|Pain (Related to invasion of bone marrow and pathological fractures secondary to medication diagnosis [multiple myeloma])||Self-report of pain; guarding; crying; moaning; sleeplessness; restlessness; emotional symptoms of distress; agitation; facial grimace; rocking motions; irritability; diaphoresis; altered blood pressure and heart rate; nausea; vomiting||Assess pain characteristics, skeletal pain, low back, ribs; assess level of pain with movement; identify pain modalities that have relieved pain in the past; administer prescribed pain medication; monitor and trend vital signs; recommend use of nonpharmacologic pain management modalities, imagery, distraction, music, relaxation, correct body alignment|
- Positively identify the patient using at least two unique identifiers before providing care, treatment, or services.
- Patient Teaching: Inform the patient this test can assess the immune system by evaluating the levels of immunoglobulins in the blood.
- Obtain a history of the patient’s complaints, including a list of known allergens, especially allergies or sensitivities to latex.
- Obtain a history of the patient’s hematopoietic and immune systems, symptoms, and results of previously performed laboratory tests and diagnostic and surgical procedures.
- Obtain a list of the patient’s current medications, including herbs, nutritional supplements, and nutraceuticals (see Effects of Natural Products on Laboratory Values online at DavisPlus).
- Note any recent procedures that can interfere with test results.
- Review the procedure with the patient. Inform the patient that specimen collection takes approximately 5 to 10 min. Address concerns about pain and explain to the patient that there may be some discomfort during the venipuncture.
- Sensitivity to social and cultural issues, as well as concern for modesty, is important in providing psychological support before, during, and after the procedure.
- Note that there are no food, fluid, or medication restrictions unless by medical direction.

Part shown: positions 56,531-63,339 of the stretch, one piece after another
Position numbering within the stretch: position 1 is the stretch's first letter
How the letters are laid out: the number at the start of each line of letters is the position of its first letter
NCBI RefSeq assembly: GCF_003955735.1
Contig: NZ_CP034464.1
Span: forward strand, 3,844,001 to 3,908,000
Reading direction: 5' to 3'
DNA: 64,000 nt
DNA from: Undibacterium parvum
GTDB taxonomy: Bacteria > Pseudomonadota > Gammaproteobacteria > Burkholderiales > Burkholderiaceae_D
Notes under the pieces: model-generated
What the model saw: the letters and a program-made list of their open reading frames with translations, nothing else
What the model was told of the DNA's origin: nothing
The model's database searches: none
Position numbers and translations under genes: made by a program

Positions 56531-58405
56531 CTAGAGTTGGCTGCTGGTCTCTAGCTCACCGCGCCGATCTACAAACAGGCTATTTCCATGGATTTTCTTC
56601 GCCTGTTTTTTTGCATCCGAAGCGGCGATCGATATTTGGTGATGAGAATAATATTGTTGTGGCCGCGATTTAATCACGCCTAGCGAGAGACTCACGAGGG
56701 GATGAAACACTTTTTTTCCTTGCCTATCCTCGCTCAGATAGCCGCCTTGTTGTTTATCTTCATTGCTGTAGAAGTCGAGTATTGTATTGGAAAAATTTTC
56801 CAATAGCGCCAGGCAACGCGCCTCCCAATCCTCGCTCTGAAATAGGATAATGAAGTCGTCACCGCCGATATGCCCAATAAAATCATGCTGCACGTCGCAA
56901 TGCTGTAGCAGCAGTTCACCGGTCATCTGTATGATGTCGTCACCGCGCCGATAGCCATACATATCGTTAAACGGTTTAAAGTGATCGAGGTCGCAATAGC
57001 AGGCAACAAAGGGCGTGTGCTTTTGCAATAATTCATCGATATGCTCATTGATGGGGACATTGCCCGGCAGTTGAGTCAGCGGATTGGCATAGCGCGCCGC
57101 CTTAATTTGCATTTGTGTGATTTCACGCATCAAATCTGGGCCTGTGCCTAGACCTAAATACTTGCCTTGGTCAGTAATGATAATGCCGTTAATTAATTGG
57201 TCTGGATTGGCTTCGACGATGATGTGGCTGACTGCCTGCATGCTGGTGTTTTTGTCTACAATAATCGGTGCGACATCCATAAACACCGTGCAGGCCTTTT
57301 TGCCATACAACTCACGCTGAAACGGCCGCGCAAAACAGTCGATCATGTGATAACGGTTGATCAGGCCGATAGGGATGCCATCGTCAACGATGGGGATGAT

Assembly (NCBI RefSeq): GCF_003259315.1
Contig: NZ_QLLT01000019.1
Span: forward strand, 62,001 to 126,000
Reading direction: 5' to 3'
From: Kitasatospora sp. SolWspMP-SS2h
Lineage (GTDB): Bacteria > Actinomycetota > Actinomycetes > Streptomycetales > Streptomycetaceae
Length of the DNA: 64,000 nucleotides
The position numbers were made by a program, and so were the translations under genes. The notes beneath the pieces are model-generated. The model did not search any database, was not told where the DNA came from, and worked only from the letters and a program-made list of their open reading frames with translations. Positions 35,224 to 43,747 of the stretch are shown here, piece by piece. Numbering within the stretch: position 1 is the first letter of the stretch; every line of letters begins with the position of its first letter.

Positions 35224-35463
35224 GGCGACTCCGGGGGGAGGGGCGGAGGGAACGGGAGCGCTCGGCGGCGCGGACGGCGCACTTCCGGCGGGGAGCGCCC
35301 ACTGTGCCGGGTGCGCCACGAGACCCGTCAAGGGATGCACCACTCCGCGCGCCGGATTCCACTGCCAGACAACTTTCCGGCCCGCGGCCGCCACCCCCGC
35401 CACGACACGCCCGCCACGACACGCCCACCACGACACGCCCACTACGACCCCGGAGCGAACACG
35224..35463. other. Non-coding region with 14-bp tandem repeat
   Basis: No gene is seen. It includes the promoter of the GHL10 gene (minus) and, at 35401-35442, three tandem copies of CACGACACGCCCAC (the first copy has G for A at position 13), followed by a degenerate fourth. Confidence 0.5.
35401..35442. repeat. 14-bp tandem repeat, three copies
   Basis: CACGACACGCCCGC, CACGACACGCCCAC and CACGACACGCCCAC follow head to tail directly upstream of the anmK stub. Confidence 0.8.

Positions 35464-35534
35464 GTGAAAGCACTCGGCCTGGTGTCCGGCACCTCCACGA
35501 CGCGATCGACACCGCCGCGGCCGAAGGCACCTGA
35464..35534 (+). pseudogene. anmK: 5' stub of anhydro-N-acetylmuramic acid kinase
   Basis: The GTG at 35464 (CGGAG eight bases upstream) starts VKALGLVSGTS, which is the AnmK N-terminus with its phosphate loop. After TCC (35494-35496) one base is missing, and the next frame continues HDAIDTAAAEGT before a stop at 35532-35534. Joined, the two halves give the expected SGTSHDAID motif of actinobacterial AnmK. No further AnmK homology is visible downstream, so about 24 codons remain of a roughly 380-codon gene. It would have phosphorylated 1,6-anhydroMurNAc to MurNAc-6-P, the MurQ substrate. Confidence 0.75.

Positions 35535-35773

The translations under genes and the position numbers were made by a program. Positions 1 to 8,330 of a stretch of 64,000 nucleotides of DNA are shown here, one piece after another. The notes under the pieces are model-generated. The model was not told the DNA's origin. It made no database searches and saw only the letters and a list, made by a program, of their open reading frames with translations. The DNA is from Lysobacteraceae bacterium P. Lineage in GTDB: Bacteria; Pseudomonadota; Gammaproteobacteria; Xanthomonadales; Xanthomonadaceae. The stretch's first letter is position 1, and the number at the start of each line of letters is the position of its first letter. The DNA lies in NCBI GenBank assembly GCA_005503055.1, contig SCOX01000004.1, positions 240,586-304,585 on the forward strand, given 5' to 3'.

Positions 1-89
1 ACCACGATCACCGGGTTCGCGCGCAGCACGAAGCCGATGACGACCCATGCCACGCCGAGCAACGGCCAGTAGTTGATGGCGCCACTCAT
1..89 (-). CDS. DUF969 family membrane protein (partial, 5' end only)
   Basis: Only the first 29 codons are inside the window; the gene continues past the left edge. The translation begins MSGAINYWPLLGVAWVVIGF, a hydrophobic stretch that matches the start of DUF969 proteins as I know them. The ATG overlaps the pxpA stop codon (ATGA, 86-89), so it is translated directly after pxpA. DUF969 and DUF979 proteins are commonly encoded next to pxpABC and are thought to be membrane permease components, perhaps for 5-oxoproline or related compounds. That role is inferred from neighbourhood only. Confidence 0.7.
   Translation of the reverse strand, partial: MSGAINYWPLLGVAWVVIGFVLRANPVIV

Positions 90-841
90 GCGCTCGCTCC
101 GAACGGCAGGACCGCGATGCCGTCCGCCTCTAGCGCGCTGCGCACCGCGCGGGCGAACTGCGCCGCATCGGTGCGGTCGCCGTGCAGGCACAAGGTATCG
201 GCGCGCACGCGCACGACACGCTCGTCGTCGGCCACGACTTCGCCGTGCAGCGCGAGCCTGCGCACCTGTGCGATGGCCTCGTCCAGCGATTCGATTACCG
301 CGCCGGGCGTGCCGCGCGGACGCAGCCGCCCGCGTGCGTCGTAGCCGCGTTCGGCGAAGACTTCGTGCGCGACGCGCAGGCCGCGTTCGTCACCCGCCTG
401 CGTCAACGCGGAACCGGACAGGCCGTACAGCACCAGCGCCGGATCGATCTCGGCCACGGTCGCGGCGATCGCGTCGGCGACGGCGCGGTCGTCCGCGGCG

- Potential complications: N/A
- Avoid the use of equipment containing latex if the patient has a history of allergic reaction to latex.
- Instruct the patient to cooperate fully and to follow directions. Direct the patient to breathe normally and to avoid unnecessary movement.
- Observe standard precautions, and follow the general guidelines in Patient Preparation and Specimen Collection. Positively identify the patient, and label the appropriate specimen container with the corresponding patient demographics, initials of the person collecting the specimen, date, and time of collection. Perform a venipuncture.
- Remove the needle and apply direct pressure with dry gauze to stop bleeding. Observe/assess venipuncture site for bleeding or hematoma formation and secure gauze with adhesive bandage.
- Promptly transport the specimen to the laboratory for processing and analysis.
- Inform the patient that a report of the results will be made available to the requesting health-care provider (HCP), who will discuss the results with the patient. A patient with IgA deficiency should not receive gamma globulin. Administration of gamma globulin may initiate sensitization of the immune system that could result in an anaphylactic shock during a subsequent RBC product transfusion, related to instigation by donor IgA in the product. IgA deficiency is a lifelong condition, if transfusion is necessary and products from an IgA-deficient donor are unavailable, washed RBCs can be used to decrease the risk of transfusion reaction.
- Depending on the results of this procedure, additional testing may be performed to evaluate or monitor progression of the disease process and determine the need for a change in therapy. Evaluate test results in relation to the patient’s symptoms and other tests performed.
- Reinforce information given by the patient’s HCP regarding further testing, treatment, or referral to another HCP.
- Answer any questions or address any concerns voiced by the patient or family.
- Provide information on the disease process as it relates to altered laboratory results.
Expected Patient Outcomes
- States understanding of the importance of notifying the HCP if the pain management regime is ineffective
- States understanding that a combination of pain management modalities may be most effective in managing pain
- Describes appropriate use of pain scale for quantifying the severity of pain experienced
- Demonstrates proficiency in using a selected nonpharmacological pain management strategy to decrease pain intensity
- Complies with the recommendation to try using nonpharmacological measures to decrease pain
- Complies with the recommendation to take pain medication around the clock to decrease the risk of peak pain periods
- Related tests include ALT, anion gap, ANA, bilirubin, biopsy bone, biopsy bone marrow, biopsy liver, biopsy lymph node, blood groups and antibodies, cold agglutinin, CBC, CBC WBC count and differential, Coomb’s antiglobulin (direct and indirect), cryoglobulin, ESR, fibrinogen, IFE, quantitative immunoglobulin levels, GGT, LAP, liver and spleen scan, beta-2-microglobulin, platelet antibodies, protein total and fractions, RF, and uric acid.
- Refer to the Hematopoietic and Immune systems tables at the end of the book for related tests by body system.